IFX Mail Archive: IFX> FW: FW: notes from the ietf FAX wg me

IFX Mail Archive: IFX> FW: FW: notes from the ietf FAX wg me

IFX> FW: FW: notes from the ietf FAX wg meeting at IETF 51

From: McDonald, Ira (IMcDonald@crt.xerox.com)
Date: Thu Aug 16 2001 - 12:09:52 EDT

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    Hi folks,

    Quite a different slant on the current IPR problems around TIFF-FX
    from James Rafferty (one of the co-authors of TIFF-FX, along with
    Steve Zilles of Adobe!!).

    Cheers,
    - Ira McDonald

    -----Original Message-----
    From: James Rafferty [mailto:jrafferty@humancomm.com]
    Sent: Tuesday, August 14, 2001 9:16 PM
    To: Ietf-Fax
    Subject: Re: FW: notes from the ietf FAX wg meeting at IETF 51

    To all -

    I have some comments on the TIFF-FX portion of the
    IETF minutes as reported by Claudio Allocchio.

    My comments are not regarding the accuracy of
    the meeting coverage, but rather on the portrayal of
    what took place when Adobe submitted its license
    letter for TIFF and the concurrent process which led
    to standardization of RFC 2301.

    I have serious concerns about what appears to
    be an effort by some to re-write history
    or to reverse decisions previous made witin the WG. My opinions
    here are my own, based on my experiences as
    WG co-chair and RFC 2301 contributor during the time in question.

    My advance apologies for the length of the message, but
    there were several issues raised and my comments
    are in response to them.
    > -----Original Message-----
    > > From: Claudio Allocchio [mailto:Claudio.Allocchio@garr.it]
    > > Sent: Thursday, August 09, 2001 12:26 PM
    > > To: ietf-fax@imc.org
    > > Cc: klensin@jck.com
    > > Subject: notes from the ietf FAX wg meeting at IETF 51
    > >

    <snip>

    > > Short notes of the ietf FAX WG meeting - IETF 51 London, UK
    > > ------------------------------------------------------
    > >
    <snip>

    > > 2.2 TIFF-FX
    > > draft-ietf-fax-tiff-fx-09.txt
    > > draft-ietf-fax-tiff-regbis-02.txt
    > >
    > > The documents approval is slowed down by a series of problems
    > > which were
    > > detected during the process. ITU-T also needs a quick
    > > resolution of there
    > > problems as stated in the communication letter from ITU-T
    > > SG16 meeting.
    > >
    > > The problem, detected at first as an IPR issue raised by
    > > Adobe in January
    > > 2001, was escalated to IESG and IAB which examined carefully
    > > all the aspects,
    > > and identified also some additional compatibility issues.
    > >
    > > John Klensin (IAB) reported to the WG.
    > >
    > > The TIFF Story, actually had many different steps and
    > > chapters. During the
    > > analysis of the problem there were many iterations between
    > > the IESG and
    > > the IAB which at the end pointed out two Separate Issues:
    > >
    > > - WG responsibility for interoperability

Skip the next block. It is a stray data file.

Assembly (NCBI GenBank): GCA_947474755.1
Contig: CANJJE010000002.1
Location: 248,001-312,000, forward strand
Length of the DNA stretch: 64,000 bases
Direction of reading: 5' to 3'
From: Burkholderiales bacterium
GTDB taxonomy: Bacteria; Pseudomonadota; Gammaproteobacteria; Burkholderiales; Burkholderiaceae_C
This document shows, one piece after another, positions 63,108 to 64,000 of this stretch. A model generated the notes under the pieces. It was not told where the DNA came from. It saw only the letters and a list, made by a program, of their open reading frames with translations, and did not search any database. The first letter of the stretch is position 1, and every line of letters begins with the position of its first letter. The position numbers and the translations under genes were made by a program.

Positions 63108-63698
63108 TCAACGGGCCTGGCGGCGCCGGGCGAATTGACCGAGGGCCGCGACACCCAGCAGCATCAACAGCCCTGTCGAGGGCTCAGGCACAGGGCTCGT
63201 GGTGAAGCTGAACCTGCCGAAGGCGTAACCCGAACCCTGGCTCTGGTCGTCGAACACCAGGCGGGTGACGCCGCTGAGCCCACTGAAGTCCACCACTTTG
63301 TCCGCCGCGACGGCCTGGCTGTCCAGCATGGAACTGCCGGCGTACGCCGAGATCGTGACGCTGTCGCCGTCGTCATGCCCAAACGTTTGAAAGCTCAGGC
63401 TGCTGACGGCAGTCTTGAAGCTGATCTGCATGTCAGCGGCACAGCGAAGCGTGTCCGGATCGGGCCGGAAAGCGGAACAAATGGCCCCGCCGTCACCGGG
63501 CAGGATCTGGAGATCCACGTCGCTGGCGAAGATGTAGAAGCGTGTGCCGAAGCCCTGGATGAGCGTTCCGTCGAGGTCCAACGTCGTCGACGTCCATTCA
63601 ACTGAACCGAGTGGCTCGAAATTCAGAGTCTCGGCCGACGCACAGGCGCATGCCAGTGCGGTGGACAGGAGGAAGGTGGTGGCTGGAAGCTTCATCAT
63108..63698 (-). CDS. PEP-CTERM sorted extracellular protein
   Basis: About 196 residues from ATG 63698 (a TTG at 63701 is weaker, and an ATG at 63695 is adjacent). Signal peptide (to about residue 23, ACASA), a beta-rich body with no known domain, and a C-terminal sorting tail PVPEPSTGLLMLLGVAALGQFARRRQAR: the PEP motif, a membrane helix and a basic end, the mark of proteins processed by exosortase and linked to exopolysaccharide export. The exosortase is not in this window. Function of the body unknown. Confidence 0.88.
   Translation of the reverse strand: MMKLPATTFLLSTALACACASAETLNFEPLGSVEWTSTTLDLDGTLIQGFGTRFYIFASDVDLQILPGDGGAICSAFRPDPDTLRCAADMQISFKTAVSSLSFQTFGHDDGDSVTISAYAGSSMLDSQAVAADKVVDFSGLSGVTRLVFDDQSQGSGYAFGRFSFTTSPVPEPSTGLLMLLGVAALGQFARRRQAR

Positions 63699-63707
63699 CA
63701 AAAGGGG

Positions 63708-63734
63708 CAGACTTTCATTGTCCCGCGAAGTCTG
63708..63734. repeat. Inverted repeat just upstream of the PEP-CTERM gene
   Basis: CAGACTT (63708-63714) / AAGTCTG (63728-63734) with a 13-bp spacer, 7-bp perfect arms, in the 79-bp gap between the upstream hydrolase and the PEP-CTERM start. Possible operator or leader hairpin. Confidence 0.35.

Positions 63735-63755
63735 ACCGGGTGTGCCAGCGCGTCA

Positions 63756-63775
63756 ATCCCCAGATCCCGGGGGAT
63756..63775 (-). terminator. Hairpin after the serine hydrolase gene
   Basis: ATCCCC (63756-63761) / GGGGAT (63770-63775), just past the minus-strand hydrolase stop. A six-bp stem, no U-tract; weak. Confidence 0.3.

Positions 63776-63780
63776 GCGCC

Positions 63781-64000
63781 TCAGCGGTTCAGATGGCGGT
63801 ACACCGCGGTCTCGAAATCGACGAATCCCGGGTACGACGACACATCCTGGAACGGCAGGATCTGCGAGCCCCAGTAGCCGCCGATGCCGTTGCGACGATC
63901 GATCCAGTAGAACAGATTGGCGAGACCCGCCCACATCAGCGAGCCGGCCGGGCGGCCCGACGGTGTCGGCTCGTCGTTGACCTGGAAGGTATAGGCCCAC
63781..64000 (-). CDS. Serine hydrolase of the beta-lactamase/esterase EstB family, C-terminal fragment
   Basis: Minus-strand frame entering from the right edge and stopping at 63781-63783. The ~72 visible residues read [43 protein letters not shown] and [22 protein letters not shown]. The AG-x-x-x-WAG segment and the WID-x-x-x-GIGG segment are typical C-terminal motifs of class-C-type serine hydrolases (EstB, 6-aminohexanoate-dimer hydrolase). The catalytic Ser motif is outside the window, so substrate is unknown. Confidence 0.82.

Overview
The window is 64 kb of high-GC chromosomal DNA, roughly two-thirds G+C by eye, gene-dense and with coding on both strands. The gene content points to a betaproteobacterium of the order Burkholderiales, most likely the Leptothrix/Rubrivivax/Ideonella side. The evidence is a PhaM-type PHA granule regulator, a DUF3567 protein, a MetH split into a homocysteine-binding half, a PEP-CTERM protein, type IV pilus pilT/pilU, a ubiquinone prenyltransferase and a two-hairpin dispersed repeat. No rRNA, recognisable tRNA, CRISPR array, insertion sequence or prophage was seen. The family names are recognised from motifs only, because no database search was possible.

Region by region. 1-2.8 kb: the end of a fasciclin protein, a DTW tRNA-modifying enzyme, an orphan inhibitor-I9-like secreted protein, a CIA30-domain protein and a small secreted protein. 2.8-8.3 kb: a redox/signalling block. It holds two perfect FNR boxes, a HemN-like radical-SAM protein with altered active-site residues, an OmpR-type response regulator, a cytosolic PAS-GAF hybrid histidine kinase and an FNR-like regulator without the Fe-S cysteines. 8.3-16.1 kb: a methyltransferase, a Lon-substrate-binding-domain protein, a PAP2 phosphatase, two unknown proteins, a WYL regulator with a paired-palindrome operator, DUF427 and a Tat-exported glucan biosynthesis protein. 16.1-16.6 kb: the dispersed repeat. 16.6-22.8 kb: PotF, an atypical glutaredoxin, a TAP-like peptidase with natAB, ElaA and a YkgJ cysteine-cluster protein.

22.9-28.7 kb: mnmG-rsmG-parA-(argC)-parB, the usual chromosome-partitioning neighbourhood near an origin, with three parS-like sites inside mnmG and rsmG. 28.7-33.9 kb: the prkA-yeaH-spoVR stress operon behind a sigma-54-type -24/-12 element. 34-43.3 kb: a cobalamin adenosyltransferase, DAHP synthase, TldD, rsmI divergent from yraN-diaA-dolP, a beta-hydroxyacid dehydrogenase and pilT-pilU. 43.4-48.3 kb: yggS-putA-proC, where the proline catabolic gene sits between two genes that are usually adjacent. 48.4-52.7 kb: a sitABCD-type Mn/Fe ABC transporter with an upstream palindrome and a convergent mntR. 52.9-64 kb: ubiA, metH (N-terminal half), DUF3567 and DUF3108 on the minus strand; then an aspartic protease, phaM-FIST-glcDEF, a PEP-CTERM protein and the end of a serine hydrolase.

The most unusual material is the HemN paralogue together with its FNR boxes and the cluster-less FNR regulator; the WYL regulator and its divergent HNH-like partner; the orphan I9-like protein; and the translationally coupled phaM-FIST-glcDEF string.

> > - IPR questions
    > >
    > > At first the interoperability. This is the "Main IETF Goal" to be
    > > achieved, and its meaning should span forward and sideways. The main
    > > principles are that:
    > >
    > > - Implementations of one protocol must interoperate
    > > - Implementations of related protocols should interoperate
    > > - Deviations must make sense and have a clear rationale behind.
    > >
    > > In its original goals (and as stated in the charter) the fax wg had to
    > > create a Fax Model that should Interoperate with fax fabric and
    > > Interoperate with e-mail fabric. More over it should avoid having to
    > > choose between the two fabrics. For this reason TIFF was
    > > chosen because It
    > > was widely believed that it would be interoperable with
    > > existing viewers
    > > and editors, especially Viewers expected to be used with image/tiff in
    > > e-mail. This shoud also be the start of the "global messaging
    > > service".
    > >
    > > The question now is: can we meet all these constrains? Is
    > > TIFF the right
    > > choice to accomplish them?
    > >
    This is a gross oversimplification of the compatibility
    issues and ignores the substantial use of TIFF-F
    by the computer fax community, which uses
    products such as fax boards and fax modems in
    association with TIFF-F implementations. So,
    the interoperability issues which were being
    addressed when TIFF was considered by the WG and
    eventually chosen were to focus on the current
    uses of TIFF by both the fax community and the
    email community. This current use of TIFF
    had a great deal of influence on the drafting
    of the TIFF-F and later TIFF-S sections
    of what became RFC 2301. Steve Zilles
    of Adobe was actively involved in these
    discussions both on the list and in
    small editing groups.

    > > Basic TIFF does not support colors, and different
    > > resolutions, but is it